Drug testing in the workplace. FAQ
June 25, 2019
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June 25, 2019
Employers may administer drug screening to their employees during or after employment. Similarly, law enforcement may conduct a drug test to determine whether you have exceeded the legal limit. Your insurance company may also administer drug screening to assess whether the accident is insurable. There are many ways through which a drug test may be carried out which include collecting a specimen of your hair follicles, blood, urine, or saliva samples during the screening. Drug screening can detect drugs like opiates, alcohol, cocaine, cannabis, amphetamines, and phencyclidine. While there may be a false positive, the drug tests are reliable. Every person should know the answers to these frequently asked questions.
Like any other information regarding personal health, drug tests are considered private information. Therefore, there are restrictions on how the data should be handled and who it should be handed to. Before undertaking a drug test, you will probably be required to sign certain documents which shouldn’t be taken lightly.
The only person who should be allowed to review drug test results is the employer, and for this, one usually signs a release document (to permit for the results to be sent to his or her employer).
Most drug testing in the workplace companies are reliable, but there is still a 30% chance that a test may read positive for something that isn’t present. Even though there are better, more reliable tests that could be done, most of them are costly and take more processing time.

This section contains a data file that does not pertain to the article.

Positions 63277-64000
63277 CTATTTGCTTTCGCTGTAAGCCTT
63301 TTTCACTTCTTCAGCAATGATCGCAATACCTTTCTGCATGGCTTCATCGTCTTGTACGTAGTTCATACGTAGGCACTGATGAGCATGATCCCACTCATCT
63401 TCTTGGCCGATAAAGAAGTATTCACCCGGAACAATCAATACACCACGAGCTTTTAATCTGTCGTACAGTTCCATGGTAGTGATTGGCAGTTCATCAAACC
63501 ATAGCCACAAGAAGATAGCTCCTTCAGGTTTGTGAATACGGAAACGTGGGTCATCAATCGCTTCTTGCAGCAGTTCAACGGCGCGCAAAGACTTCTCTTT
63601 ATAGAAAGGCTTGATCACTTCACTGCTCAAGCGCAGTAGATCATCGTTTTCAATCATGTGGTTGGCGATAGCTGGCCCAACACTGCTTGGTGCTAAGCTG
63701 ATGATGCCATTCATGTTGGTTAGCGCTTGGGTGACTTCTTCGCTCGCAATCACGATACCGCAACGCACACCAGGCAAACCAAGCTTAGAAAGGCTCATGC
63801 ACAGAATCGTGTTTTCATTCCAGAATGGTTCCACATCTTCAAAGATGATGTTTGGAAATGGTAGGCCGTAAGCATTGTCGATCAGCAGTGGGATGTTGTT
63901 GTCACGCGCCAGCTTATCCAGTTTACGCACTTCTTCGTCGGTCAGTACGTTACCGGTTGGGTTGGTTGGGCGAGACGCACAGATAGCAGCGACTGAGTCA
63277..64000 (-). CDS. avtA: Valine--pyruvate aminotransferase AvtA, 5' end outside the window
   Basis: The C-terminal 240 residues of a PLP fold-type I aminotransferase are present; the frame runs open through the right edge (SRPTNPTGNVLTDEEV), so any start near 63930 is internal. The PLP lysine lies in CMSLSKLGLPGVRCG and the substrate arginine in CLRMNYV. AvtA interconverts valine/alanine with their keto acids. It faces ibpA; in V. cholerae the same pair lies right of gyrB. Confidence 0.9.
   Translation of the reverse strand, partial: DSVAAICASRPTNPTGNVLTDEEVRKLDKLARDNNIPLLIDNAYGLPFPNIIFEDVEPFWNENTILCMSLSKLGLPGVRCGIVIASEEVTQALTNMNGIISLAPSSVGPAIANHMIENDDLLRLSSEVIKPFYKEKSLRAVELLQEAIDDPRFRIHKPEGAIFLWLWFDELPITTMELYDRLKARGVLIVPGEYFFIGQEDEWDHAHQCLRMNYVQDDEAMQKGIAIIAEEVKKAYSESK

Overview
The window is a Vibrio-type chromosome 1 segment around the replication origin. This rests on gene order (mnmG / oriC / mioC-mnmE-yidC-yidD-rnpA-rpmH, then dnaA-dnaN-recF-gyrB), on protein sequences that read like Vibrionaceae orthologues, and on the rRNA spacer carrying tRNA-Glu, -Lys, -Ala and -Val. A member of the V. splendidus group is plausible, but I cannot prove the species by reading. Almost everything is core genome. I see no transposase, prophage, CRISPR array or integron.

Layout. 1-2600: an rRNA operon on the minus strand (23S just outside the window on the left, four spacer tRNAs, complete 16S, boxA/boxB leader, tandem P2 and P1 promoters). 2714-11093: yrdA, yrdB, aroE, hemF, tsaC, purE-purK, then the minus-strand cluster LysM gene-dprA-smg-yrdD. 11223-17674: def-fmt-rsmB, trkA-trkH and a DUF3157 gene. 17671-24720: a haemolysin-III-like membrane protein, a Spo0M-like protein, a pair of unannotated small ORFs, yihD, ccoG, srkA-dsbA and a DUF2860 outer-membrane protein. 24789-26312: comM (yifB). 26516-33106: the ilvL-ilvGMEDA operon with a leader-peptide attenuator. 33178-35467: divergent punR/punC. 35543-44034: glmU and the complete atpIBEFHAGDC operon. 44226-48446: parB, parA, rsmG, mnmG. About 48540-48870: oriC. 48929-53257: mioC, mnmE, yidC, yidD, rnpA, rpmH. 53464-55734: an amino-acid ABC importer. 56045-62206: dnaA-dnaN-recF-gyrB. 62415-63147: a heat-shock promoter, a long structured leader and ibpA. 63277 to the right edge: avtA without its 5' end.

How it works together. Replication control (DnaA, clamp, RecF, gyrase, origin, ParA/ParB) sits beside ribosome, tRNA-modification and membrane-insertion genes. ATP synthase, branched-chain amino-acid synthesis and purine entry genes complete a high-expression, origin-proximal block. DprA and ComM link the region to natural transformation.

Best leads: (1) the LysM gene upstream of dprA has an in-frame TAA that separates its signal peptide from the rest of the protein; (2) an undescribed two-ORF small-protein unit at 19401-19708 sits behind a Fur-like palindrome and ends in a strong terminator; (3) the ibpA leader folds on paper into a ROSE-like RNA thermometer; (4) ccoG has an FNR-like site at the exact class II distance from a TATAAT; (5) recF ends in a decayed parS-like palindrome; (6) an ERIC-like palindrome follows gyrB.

It is therefore essential for employees to give full details on prescription drugs that they are on as some could influence test results. Drug tests don’t only test for the presence of a drug in its pure form but also its metabolic forms. The following are some of the compounds that could lead to false positive drug readings:
Tests are usually conducted reveal drugs that may interfere with efficient workplace activities and those that could lead to life-threatening results. Therefore, drugs such as antibiotics and painkillers are usual, not monitored. Usually, drug tests are for detecting alcohol, Amphetamines (meth and ecstasy), cannabis (also known as weed or marijuana), cocaine, opiates (heroin and codeine) and Phencyclidine. Drug tests are not restricted to these drugs only. These are just the most commonly tested drugs.
An employer may test for more than one drug, including those that have been prescribed by physicians.
No law prohibits employers from running a drug testing in the workplace, and so it is legal.
Different drugs take different periods to be destroyed by the body. Some drugs such as alcohol are broken down within a short time while others could take years before they’re completely eradicated from one’s system. This explains why tests for blood alcohol levels in accident situations are carried out within a maximum of two hours.
The following are estimated periods within which drugs can be detected even after the effects have subsided:
A drug-free work environment ensures productivity in the workplace and reduces the costs incurred as a result of lack of productivity and drug-related accidents. Beside conducting drug tests, employers should also work to provide their employees; it’s the necessary help in case they are tested positive for drugs and in education against drug use.